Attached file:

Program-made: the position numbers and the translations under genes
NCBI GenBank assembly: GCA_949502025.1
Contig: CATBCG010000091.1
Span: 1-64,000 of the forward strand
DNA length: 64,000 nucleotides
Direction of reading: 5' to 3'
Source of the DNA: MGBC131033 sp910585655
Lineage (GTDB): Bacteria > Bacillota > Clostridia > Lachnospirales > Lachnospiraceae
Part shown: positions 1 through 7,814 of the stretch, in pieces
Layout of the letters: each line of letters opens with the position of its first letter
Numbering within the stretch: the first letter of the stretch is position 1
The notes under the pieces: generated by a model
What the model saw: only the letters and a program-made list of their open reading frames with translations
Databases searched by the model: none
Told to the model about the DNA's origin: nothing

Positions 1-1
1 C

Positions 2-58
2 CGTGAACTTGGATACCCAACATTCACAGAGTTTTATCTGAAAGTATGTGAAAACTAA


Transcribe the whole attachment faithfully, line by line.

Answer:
Program-made: the position numbers and the translations under genes
NCBI GenBank assembly: GCA_949502025.1
Contig: CATBCG010000091.1
Span: 1-64,000 of the forward strand
DNA length: 64,000 nucleotides
Direction of reading: 5' to 3'
Source of the DNA: MGBC131033 sp910585655
Lineage (GTDB): Bacteria > Bacillota > Clostridia > Lachnospirales > Lachnospiraceae
Part shown: positions 1 through 7,814 of the stretch, in pieces
Layout of the letters: each line of letters opens with the position of its first letter
Numbering within the stretch: the first letter of the stretch is position 1
The notes under the pieces: generated by a model
What the model saw: only the letters and a program-made list of their open reading frames with translations
Databases searched by the model: none
Told to the model about the DNA's origin: nothing

Positions 1-1
1 C

Positions 2-58
2 CGTGAACTTGGATACCCAACATTCACAGAGTTTTATCTGAAAGTATGTGAAAACTAA